Did snobs bomb family's new home?

Class/ fire wrecks dream of better life
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The Independent Online
WAS it envy? Was it hatred? Why did someone break into a five- bedroomed Kent house in the dead of night, shower the rooms with petrol and drop a match, causing a devastating explosion that shattered a family's dreams of a better life?

The detective investigating the incident which razed a turn-of-the-century house to the ground in the early hours of Tuesday morning, just days before a family of 11 from the council estate down the road moved in, believes the motives were emotions familiar to neighbours in suburbia - snobbery and jealousy.

"I suspect it's the community class struggle that Mr and Mrs Nice person who live there don't want Mr and Mrs Nasty person with nine kids and a banger racer moving in next door," said Detective Inspector Kevin Turner.

The couple, who were due to take over the spacious house with their nine children and banger car, are John and Sue Chambers. The house had been found for them by the Broomleigh Housing Association.

But instead of moving to the house near the quiet village of Crockenhill, near Swanley, complete with a view across a valley which any estate agent would cherish, they will be staying in their home on Herne's Rise, a barren, rubble-strewn council estate in nearby St Mary Cray, from which they have been trying to escape for four years. "The root cause is jealousy'', said DI Turner. "Either people who jealously guard what they've got or people who are jealous Mr Chambers and his family have got themselves a nice house."

Mr Chambers also thinks envy could be behind the destruction of his new home. He told neighbours he was sure it was "someone from St Mary Cray who found out about the house and got jealous". For those living near the destroyed house, the felling means they will be spared the presence of the "problem family from The Rise", as one villager put it.

One shopkeeper, who refused to give his name for fear of reprisals, said he thought the explosion had been a "professional job".

"I wouldn't be surprised to find there were some big people involved here," he said. "It will be someone who is jealous of John. They've found out he's getting a nice big country house and they've got the hump, so they've torched the place."

Police are also looking into the possibility it could have been the work of someone holding a grudge against the housing association. But many still point the finger of blame at residents from Crockenhill, who were indignant at suggestions that one of them was responsible for the explosion.

"You'll find people here don't do things like that," said an elderly woman.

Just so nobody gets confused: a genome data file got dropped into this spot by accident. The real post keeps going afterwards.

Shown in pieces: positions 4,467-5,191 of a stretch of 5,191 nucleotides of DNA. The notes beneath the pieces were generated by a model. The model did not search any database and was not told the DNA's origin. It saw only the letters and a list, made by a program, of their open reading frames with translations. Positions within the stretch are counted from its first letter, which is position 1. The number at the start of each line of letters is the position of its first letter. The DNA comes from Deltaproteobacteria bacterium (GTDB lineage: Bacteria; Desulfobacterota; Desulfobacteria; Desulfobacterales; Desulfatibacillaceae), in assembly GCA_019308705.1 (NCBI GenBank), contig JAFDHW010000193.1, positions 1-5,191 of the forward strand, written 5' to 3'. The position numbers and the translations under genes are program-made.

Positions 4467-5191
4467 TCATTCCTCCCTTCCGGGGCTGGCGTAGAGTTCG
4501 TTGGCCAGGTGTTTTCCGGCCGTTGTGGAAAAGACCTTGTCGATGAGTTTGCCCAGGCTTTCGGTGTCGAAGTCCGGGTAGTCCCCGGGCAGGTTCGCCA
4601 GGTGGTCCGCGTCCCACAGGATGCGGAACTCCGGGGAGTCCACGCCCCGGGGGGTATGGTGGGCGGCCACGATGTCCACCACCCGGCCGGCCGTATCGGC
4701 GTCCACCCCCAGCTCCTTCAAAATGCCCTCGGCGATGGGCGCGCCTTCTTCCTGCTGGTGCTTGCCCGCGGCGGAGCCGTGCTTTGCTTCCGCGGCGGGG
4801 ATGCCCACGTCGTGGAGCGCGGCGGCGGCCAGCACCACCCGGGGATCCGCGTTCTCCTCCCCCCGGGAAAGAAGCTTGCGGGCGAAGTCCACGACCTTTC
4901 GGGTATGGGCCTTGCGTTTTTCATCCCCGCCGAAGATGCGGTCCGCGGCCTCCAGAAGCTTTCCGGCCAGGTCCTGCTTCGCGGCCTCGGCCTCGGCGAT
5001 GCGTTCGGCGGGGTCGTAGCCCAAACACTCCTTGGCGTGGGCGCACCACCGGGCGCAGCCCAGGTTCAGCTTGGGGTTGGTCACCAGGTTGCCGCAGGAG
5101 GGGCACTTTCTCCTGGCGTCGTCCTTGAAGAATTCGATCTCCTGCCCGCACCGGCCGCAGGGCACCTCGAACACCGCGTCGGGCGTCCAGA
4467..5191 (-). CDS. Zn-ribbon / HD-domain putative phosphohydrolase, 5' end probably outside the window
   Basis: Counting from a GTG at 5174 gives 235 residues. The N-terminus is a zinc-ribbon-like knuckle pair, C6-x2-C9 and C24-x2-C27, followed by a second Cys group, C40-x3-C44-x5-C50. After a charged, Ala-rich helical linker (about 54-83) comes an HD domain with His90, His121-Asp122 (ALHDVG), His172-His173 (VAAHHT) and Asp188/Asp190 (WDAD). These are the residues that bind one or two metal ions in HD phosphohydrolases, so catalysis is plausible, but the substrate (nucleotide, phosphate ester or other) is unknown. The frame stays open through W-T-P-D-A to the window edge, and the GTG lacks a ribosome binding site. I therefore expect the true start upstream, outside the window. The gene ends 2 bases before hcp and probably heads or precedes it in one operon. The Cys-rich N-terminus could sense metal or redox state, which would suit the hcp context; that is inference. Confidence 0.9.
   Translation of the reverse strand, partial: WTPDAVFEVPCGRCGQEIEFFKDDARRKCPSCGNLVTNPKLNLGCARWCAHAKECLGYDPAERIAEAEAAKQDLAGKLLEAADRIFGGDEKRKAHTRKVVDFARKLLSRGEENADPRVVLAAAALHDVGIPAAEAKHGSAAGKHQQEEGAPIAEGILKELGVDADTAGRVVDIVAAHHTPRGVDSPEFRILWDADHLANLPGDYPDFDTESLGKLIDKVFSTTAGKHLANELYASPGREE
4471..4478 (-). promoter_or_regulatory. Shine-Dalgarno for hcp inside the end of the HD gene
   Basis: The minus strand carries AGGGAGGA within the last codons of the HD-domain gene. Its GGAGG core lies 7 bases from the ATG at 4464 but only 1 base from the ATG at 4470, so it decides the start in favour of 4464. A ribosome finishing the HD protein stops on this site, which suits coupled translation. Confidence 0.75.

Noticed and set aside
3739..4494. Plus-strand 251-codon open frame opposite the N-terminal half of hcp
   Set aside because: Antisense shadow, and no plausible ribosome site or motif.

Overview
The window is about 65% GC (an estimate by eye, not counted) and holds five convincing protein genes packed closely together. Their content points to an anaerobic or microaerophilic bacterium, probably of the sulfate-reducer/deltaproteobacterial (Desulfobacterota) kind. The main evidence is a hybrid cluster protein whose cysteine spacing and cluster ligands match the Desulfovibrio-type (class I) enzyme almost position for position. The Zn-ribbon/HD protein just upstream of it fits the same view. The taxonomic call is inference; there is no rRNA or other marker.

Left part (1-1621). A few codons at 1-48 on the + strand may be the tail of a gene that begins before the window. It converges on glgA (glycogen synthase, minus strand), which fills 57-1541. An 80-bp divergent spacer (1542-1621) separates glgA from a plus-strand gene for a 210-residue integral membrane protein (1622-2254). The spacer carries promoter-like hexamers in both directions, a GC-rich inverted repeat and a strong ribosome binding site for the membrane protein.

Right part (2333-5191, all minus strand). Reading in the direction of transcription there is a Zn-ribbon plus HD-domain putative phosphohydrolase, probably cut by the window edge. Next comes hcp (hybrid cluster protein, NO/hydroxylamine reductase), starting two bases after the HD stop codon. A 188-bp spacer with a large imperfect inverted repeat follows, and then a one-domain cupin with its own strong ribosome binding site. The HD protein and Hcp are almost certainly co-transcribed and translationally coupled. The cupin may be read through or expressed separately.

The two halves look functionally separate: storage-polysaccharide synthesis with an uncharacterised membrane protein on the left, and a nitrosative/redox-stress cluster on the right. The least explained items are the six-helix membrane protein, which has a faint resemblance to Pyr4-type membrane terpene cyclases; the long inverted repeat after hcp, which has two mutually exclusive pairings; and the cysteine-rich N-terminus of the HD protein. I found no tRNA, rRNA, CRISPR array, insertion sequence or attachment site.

On one thing they all agree: they believe the incident is an indication of the deep class tensions which permeate the area.

The Rise is only two and three quarter miles from Crockenhill but it is a world apart. The once notorious council estate of 76 houses has all but been demolished to make way for a new 107-property estate.

The Chambers are the last family left, living in a house whose front wall was daubed in Mr Blobby yellow with pink spots by former neighbours.

A stream of grey drain water runs past the front gate, carrying with it a collection of household detritus from the remains of houses further up the hill.

To one side of the house is a battered Jaguar which Mr Chambers, a 35 year old self-employed mechanic, uses for stock-car racing while in the front garden, plants vie for space with children's toys and bits of machinery.

Not 300 yards away is a new, tidy estate with manicured lawns where young couples wash cars, compare their negative equities over low fences, and celebrate the demolition of Herne's Rise.

"They call it Beirut over there," said one man. "When all the families were there before they knocked it down it was terrible, things were getting nicked, cars being smashed and houses burnt out all the time.

"I'm not surprised the Chambers family wanted to move out, but I'm also not surprised that someone didn't want them moving in. Nine kids can make a lot of noise."

St Mary Cray, he said, had become a dumping ground for "all the people London's rough areas don't want".

"People get rehoused here and everyone is expected to get along with each other, even though they are from completely different backgrounds," he said. "There's rich people up at Crockenhill, poor people on the estate and us in the middle."

Broomleigh Housing Association denied reports that similar incidents had happened before.

"We own 14,000 homes and there's no history of this sort of thing whatsoever," said a spokeswoman for Broomleigh', Louise Moffatt. "Personally I don't think there's any truth in the theory that someone doing this because they have a grudge against Broomleigh."

DI Turner also rejected rumours circulating in the area that other arson attacks had happened to families who had been moved from the Herne's Rise estate.

Mr Chambers' brother-in-law John Fuller defended the family. "Just because they've got nine children people think they are a bad family, but they're not at all. The kids are good as gold," he said. "John is a nice bloke when you get to know him. He's never been in trouble with the police like some people have been saying.

"It's unbelievable that someone could do something like this. What if some of the kids had been in the house when it blew up, sleeping in there for a treat? Then whoever did it would have blood on their hands."

Last week, police investigating the explosion arrested three local men in connection with the blast. They have been released on bail and a fourth man is still being sought.

But Mr Chambers, meanwhile, is determined his family will not be driven from their new neighbourhood. He has told friends they will be moving in, even if it meant "putting a mobile home there if I have to".

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